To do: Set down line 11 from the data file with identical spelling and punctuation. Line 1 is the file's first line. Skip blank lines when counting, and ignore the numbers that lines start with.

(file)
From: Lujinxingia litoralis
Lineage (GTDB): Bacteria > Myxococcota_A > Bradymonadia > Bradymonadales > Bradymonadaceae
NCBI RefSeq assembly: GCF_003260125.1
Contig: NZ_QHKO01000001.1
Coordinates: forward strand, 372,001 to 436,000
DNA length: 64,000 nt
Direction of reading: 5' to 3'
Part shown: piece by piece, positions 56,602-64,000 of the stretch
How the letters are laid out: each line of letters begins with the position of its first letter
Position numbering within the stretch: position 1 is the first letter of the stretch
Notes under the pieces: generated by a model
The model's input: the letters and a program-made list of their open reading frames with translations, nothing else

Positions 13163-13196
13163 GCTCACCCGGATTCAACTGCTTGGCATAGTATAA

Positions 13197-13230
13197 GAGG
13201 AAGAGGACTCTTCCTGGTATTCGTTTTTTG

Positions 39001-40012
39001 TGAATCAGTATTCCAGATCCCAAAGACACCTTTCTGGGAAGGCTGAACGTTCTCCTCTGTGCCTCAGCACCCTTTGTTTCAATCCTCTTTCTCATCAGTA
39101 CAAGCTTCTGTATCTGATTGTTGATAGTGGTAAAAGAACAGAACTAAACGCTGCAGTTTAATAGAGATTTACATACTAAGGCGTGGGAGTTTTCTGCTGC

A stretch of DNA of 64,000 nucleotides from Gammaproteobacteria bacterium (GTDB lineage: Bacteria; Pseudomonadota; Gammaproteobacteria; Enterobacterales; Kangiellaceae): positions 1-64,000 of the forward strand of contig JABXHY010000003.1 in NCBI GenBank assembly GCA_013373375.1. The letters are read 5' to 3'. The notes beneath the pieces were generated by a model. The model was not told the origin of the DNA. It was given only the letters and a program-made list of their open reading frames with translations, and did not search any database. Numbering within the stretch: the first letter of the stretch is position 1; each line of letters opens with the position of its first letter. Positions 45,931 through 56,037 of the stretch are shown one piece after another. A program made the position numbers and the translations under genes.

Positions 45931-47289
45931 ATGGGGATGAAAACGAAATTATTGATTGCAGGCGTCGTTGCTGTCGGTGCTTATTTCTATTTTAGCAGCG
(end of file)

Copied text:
Notes under the pieces: generated by a model